If you are thinking of buying a home, you probably have been getting your finances for some time. First-time homebuyers need the right information to avoid making big mistakes when they purchase their homes. The leap into home ownership is a big one, and you’ll want as much information with you along for the ride. Below, you’ll find a crash course on mortgages for first-time homebuyers.
Every homebuyer needs to prepare ahead of time for the process to be smooth. Research different lenders in your area and see what their rates are. If you talk to your lender about your goals and what type of loans you’re looking for, you’ll understand all of the costs that you’ll face ahead of time. You don’t want any surprises when it comes to signing a contract for a home.
Every Mortgage Is Different
It’s easy to think that all home loans are created equal, but they aren’t. The diversity in types of home loans is why you need to research and meet with a lender ahead of time. Talk to your real estate agent and see who they suggest. Your agent is a useful resource because they want your entire transaction to go smoothly for everyone involved. There are many different kinds of mortgages, and you need to make sure you’re getting the loan that’s right for you. Be sure you understand the specifics of each loan before you sign on.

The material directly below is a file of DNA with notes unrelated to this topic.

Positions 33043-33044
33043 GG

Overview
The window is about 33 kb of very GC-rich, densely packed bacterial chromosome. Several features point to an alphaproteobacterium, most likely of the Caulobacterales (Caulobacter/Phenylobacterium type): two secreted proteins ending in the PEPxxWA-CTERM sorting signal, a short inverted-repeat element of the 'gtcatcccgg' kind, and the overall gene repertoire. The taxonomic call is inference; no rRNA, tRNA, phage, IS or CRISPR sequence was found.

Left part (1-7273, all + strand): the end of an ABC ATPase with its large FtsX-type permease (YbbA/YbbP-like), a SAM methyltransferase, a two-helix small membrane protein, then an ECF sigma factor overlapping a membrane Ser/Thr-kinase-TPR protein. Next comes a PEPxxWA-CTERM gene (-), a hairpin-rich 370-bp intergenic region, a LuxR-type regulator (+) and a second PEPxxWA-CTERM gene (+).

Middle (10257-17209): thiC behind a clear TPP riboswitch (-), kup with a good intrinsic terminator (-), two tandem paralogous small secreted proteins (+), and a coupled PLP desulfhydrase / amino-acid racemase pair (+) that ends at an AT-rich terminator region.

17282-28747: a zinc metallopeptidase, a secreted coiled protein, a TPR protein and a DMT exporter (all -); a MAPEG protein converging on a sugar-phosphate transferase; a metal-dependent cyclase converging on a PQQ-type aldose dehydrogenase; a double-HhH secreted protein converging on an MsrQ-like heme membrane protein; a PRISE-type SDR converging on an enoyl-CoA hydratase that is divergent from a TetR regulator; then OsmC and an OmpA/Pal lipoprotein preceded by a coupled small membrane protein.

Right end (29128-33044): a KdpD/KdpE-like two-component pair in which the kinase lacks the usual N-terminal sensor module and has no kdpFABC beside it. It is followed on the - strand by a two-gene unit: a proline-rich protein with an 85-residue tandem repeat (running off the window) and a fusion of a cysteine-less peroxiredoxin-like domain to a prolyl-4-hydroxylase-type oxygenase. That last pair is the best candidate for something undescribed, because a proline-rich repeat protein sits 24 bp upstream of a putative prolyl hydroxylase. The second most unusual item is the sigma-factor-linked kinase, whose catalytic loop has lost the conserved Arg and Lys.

What You Need In Order
Before you even head into the home buying process, there are a few things that you’ll need including:
- Cash for a downpayment
- A budget
- Knowledge of all of your finances
- Where you’d like to look for a home
- An idea of how much you can spend on a home
- Information to get pre-approved including tax returns, proof of income, and bank statements
Once you have saved up cash for a downpayment, it’s time to take a look at your budget. Can you afford a monthly mortgage payment in the price range that you hope to buy? How much money will you have left over each month? Should you adjust your expectations?
You’ll need to save up a bit of cash before you know that you’re ready to buy a home. It’s recommended that you have at least 20 percent of the purchase price of a home to put down towards your loan. The more you put down, the lower your monthly payments will be on the mortgage. So saving is the next big step in securing a mortgage in the smoothest possible way.
Getting pre-approved for a mortgage may prove to be a long, arduous process if you are not careful. Fortunately, homebuyers who plan ahead should have no trouble obtaining a mortgage so they can enter the housing market with a budget in hand.
Ultimately, there are many questions to consider as you assess your mortgage options, and these questions include:
1. What type of mortgage should I get?